CFDs are complex instruments and come with a high risk of losing money rapidly due to leverage. Between 74-89% of retail investor accounts lose money when trading CFDs. You should consider whether you understand how CFDs work and whether you can afford to take the high risk of losing your money.
There is a saying that a trader needs to “plan the trade” and then “trade the plan”. This is perfectly true and having a plan gives traders more confidence about the outcome of a trade.
Trading is a game of probabilities. It is not possible to have one hundred percent winning trades, and whoever thinks this about the Forex market, then he/she is simply not a realistic person.
A proper trading plan should have both technical and fundamental aspects considered. It all starts with the fundamental analysis.
The first and foremost thing is to check the economic calendar for the week ahead. This is something that should be done over the weekend when the market is close and it gives a general idea about the main events for the week ahead.
Based on this events, some currencies may be avoided this coming week. To give you an example, if in the week ahead the NFP (Non-Farm Payrolls) is released in the United States, then the whole trading week ranges are most likely to form on the U.S. dollar pairs.
The ideal tool to trade a range is an oscillator, looking at divergences between the actual price and the oscillator. Also, the U.S. dollar may be totally avoided, and trading crosses will be a safer bet ahead of a U.S. dollar driven economic event.
The next thing to do is to choose the currency pairs to trade. The Forex dashboard has tens of currency pairs available for trading, but one cannot trade them all.
This should be a due-diligence process that considers both technical and fundamental factors. The fundamental ones are already considered as they are the outcome of the previous step.
For example, in a trading week that has the Inflation Letter in the United Kingdom, one may want to skip the GBP pairs due to the high volatility expected. Or, chose the GBP pairs, exactly for the same reason.
It is recommended to trade three to five different currency pairs to have a well-diversified portfolio. Technical setups may help to find the right currency pairs too.
Volume is key in trading in general and in Forex trading in particular. Rookie traders will always fall into the trap of overtrading and will end up receiving a margin call from their broker.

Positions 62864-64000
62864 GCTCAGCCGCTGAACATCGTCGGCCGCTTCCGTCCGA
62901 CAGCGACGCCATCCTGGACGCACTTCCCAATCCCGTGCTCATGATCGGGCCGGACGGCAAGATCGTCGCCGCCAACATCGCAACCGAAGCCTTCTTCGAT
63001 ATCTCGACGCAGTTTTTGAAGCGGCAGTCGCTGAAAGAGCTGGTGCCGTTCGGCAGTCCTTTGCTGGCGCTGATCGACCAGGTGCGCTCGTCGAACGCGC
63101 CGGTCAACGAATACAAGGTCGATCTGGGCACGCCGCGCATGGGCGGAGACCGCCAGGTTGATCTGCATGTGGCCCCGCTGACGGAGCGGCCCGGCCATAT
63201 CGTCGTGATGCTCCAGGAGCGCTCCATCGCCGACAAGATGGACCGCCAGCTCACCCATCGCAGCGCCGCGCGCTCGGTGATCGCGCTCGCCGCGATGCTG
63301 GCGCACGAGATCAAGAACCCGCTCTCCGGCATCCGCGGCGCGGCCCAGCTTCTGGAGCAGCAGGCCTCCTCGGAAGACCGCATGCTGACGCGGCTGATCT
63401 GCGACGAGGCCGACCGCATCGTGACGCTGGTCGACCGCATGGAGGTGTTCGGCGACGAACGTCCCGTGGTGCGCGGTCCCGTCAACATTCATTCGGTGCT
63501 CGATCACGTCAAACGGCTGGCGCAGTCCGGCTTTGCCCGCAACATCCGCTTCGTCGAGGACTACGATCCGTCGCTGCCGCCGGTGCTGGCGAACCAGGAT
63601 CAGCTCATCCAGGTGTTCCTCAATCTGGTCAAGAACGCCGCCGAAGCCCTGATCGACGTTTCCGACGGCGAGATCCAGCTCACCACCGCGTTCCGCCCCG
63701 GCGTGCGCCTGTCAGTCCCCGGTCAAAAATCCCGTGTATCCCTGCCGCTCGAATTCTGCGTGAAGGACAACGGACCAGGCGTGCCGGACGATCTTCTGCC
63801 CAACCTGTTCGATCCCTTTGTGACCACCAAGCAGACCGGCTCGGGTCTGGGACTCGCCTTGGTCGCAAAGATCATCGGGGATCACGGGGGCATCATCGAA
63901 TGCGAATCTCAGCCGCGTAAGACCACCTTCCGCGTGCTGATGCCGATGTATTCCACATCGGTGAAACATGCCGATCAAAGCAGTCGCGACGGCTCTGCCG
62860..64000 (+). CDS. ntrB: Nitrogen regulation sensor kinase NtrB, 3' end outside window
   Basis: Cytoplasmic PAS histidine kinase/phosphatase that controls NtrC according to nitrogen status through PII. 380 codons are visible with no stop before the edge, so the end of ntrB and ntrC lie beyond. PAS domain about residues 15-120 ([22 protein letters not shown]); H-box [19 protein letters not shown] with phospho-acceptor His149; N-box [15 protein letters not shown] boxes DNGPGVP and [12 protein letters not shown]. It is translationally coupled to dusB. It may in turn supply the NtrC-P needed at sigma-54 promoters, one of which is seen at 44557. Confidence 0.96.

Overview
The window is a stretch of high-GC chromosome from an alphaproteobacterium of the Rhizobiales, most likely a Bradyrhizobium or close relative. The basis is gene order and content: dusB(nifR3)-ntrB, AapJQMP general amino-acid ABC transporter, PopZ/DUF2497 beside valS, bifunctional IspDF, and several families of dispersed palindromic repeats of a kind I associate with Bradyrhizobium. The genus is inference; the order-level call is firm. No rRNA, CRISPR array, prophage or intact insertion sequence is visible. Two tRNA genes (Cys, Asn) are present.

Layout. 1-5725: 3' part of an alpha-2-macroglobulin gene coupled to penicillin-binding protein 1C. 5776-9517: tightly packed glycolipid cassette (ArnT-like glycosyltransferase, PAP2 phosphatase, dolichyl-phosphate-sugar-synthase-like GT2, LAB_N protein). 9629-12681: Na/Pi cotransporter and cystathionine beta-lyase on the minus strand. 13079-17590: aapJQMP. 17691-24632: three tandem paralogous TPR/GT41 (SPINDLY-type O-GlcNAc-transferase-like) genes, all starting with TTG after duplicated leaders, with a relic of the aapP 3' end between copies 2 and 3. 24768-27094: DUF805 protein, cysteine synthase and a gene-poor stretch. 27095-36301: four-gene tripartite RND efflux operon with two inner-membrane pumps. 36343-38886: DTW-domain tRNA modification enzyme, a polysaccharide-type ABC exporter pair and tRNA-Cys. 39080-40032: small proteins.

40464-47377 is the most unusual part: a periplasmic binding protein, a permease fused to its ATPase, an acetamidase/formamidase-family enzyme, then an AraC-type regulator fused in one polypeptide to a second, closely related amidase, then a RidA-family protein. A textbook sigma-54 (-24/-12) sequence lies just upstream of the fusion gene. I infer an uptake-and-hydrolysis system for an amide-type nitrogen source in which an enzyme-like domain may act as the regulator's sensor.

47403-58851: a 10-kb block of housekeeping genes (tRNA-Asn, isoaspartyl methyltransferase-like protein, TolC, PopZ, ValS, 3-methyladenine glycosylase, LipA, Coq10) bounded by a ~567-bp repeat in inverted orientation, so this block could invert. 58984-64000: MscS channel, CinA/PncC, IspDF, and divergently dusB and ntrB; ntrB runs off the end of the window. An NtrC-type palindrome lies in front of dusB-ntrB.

For every trade, a margin is blocked in the trading account. Traders need to find the balance between the free and available margin and the right exposure to any currency pair and trading environment.
After the trade is open, if the market goes against the plan, the available margin in the trading account keeps shrinking. The idea behind this step is to open so many trades so the available margin is still enough in a worse-case scenario.
Everyone knows that the key to successful trading stays with a proper risk-reward ratio. What few know is what is the proper ratio?
It is considered that 1:2 or 1:2.5 is a realistic approach to Forex trading. This means, risking one pip to get two or two and a half pips profit.
It gives traders an edge as for every winning trade, even if the following two will be losers, the balance is not affected. Keep it realistic is a good approach. Not that there are not r:r ratios like 1:10, but such trades are quite rare and one cannot plan such an outcome.
This should be part of any money management plan: avoid correlations. Correlations can take various shapes in Forex trading.
If there is a risk-on move, for example, the market will move as a whole: the EURUSD, GBPUSD, AUDUSD and NZDUSD will move to the upside, while the USDCAD is moving to the downside. Going long EURUSD and GBPUSD at the same time is like going long EURUSD two times.
Basically, instead of diversifying the portfolio and the exposure, one is overtrading. Overtrading should be avoided.
Forex trading attracts retail traders because of the possibility of gaining big in a relatively short period. This is true, it is possible, only that it is rarely happening.
When it is happening, it is not the result of proper trading, but of chance. The second time won’t be the same and all winnings will be wiped out if trading continues.
A realistic approach is to allow the trading account to grow. One may have good and bad trades, positive and negative weeks, or even positive and negative months.
If traders understand that this is normal, it is ok to lose, then trading is easy. What is not ok is to think of trading as a get-rich-quick thing, as it is not.
If you bothered to make a plan, you better trade it. Unfortunately, this is more difficult to be done than said. Many times, traders make a sound plan, but the execution part fails completely. This is because market psychology is an important factor in the overall trading process.
Market moves as the result of people’s actions. Most of the times these moves make no sense, and traders get caught in the wrong direction.
Sometimes it seems that the price is a bargain and a new trade is taken. This is deadly as the moment the trading plan is broken, the account is in danger.
Consider this: a proper trading plan like the one discuss here should risk only a proportion of the trading account each week. To wipe out a trading account, one would need multiple bad weeks in a row.
Chances or probabilities for this to happen are quite slim for the dedicated trader. Remember, trading is a probabilities game and the successful traders are not the ones that are more active, but the ones that trade realistic setups.
This is the only way a trading account will grow.